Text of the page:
RSSL can analyse food products for polyphenolic components. To find out more please contact Customer Services telephone 0118 918 4076 or e-mail enquiries@rssl.com

New polymer surface coating could help prevent food-borne illness
Researchers from Cornell University are helping the fight against food-borne illnesses and food waste by investigating new polymer coatings for surfaces at food production plants. These new coatings are designed to be more resistant to bacteria and microbes and have been discussed at a recent Institute of Food Technologists symposium. Associate professor Julie Goddard is quoted as saying that "Manufacturers already work diligently to keep their facilities clean, but we are creating materials that are even less likely to harbour bad bugs." Goddard added that "We have designed new polymer coatings that can be applied to food processing surfaces that resist microbial adhesion and can actually inactivate any microbes that do adhere, preventing them from growing and potentially contaminating our food supply." Goddard indicates that the coatings need to be able to withstand the cleaning process including acidic and caustic cleaners which presents additional challenges but notes that the new coating has been shown to “inactivate 99.999% of Listeria monocytogenes” and could also help reduce the amount of food wasted due to microbe spoilage. Goddard also said that while research was still ongoing, she expected the coating to be commercially available within a few years. (phys.org)

NIFA funds development of fast and cheap food safety detector
Research conducted by scientists and engineers from Auburn University and the University of Georgia and funded by a grant from the USDA’s National Institute of Food and Agriculture (NIFA) has led to the development of a new screening tool to test fruit and vegetables for the presence of bacteria that could cause illness. The team has developed biosensors coated with antibodies and phages - viruses that target specific bacteria – that vibrate within an oscillating magnetic field. The sensors are placed directly on the food to be tested and if the specific bacteria are present, they bind to the antibodies and phages and change the vibrating frequency with the change helping indicate the specific bacteria and amount present. Director of Auburn University’s Detection and Food Safety Center, Dr Bryan Chin, is quoted as saying that “the technology gives us a revolutionary new capability to directly detect food pathogens”. The system can reportedly detect as few as five hundred Salmonella cells in a million bacterial cells within 12 minutes. The main system is said to cost around $750 with the disposable sensors costing less than 1 cent per 1000 although the tool is still in the R&D stage. (USDA)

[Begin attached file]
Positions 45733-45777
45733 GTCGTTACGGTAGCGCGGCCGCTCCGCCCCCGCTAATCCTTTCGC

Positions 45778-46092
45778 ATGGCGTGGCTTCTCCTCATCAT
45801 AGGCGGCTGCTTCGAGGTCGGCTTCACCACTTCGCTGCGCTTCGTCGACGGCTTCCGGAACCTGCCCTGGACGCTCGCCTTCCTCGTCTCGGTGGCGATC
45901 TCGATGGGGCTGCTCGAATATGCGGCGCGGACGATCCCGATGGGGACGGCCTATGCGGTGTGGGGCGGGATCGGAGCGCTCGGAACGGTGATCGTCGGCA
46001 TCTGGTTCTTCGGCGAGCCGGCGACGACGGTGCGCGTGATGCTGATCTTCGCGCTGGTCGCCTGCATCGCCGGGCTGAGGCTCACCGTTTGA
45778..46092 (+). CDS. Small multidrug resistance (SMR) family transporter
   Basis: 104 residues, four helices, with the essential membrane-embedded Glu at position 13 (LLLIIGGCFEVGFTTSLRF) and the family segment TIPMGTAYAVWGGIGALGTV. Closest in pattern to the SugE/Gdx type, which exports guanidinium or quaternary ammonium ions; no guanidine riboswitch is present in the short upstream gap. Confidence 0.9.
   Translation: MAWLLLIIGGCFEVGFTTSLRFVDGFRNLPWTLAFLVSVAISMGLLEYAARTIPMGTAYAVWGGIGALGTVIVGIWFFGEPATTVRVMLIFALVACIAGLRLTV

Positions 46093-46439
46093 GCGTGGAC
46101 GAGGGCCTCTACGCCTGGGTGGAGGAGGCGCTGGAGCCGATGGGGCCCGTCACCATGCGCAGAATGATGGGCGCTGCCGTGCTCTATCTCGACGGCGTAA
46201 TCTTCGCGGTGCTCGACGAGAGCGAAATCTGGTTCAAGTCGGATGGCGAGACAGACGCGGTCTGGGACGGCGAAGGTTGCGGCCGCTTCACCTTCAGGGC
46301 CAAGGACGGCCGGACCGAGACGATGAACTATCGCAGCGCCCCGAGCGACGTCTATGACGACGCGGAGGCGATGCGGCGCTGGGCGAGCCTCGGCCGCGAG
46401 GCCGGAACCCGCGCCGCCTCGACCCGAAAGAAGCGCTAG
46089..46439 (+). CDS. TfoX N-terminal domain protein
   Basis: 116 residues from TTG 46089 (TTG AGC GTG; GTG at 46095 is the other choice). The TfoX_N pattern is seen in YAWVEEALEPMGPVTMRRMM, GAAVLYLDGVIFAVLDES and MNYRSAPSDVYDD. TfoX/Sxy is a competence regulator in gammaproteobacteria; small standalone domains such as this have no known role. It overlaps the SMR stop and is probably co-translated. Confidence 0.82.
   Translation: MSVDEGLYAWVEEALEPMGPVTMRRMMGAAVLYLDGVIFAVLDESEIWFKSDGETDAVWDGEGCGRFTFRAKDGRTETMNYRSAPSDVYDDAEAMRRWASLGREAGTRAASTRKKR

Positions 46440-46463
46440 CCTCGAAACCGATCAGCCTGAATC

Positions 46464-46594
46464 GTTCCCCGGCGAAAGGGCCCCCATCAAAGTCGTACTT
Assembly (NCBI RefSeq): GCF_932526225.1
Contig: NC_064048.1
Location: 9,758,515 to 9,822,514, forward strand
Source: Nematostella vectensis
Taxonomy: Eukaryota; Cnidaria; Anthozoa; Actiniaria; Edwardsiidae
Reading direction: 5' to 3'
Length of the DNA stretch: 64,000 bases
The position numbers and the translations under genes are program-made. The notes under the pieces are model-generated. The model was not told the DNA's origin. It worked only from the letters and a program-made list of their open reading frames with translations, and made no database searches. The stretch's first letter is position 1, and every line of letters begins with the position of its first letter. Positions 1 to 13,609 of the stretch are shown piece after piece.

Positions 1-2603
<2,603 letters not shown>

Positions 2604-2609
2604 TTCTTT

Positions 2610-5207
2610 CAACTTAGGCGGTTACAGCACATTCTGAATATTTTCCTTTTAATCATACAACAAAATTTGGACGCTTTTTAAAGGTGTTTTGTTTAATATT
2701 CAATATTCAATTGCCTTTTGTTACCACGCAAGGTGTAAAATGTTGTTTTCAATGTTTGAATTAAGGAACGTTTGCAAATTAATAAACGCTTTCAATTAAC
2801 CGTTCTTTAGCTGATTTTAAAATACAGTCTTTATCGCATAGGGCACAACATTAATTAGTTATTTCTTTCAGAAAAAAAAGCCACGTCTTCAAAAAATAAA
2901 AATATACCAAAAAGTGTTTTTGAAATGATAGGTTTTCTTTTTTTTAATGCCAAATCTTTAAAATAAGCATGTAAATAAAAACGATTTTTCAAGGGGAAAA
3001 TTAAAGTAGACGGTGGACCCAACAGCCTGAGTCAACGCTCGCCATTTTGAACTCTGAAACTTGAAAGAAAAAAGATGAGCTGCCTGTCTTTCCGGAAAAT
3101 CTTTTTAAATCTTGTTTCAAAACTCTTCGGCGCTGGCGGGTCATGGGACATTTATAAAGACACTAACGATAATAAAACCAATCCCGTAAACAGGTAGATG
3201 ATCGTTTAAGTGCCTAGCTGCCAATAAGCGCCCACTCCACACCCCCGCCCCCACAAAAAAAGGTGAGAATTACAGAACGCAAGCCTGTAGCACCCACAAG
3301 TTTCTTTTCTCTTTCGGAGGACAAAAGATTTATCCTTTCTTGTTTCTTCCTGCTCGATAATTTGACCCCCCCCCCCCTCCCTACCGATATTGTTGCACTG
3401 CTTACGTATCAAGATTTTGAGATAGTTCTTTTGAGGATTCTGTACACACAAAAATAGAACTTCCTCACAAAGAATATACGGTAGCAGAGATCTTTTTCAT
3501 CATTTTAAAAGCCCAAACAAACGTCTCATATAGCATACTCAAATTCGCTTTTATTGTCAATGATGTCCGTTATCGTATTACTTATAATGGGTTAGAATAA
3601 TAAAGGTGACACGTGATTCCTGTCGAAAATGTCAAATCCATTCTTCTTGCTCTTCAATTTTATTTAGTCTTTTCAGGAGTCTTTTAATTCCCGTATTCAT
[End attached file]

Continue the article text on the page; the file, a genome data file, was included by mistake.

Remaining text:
EU Project re-evaluates herb and spice commodity chains
An EU-funded project has developed tools to help protect the Europe’s commodity chains for herbs and spices. The project, SPICED, aims to implement best practice to try and ensure the safety of these previously often overlooked ingredients. Spices are often added to food without direct heating and so can be vulnerable to contamination, especially given the varied nature of their origin. The researchers initially concentrated on those products most susceptible to being contaminated, including pepper, paprika, nutmeg, vanilla, parsley, oregano and basil. They developed tools for detecting and preventing deliberate, accidental and natural contaminations and subsequently developed processes for reducing alterations and ensuring the authenticity of products. The project created an exemplary spice and herb production and processing chain and for some spices, including pepper and paprika, evaluated the entire value chain and made recommendations for current best practice. The team have also developed new techniques for de-spiking dry, microorganism contaminated, spices and herbs and issued standard operating procedures for authenticity checking. While the project officially ended in June this year, the consortium hopes to continue its work via the network created during the project. More information can be found on the SPICED website. (phys.org)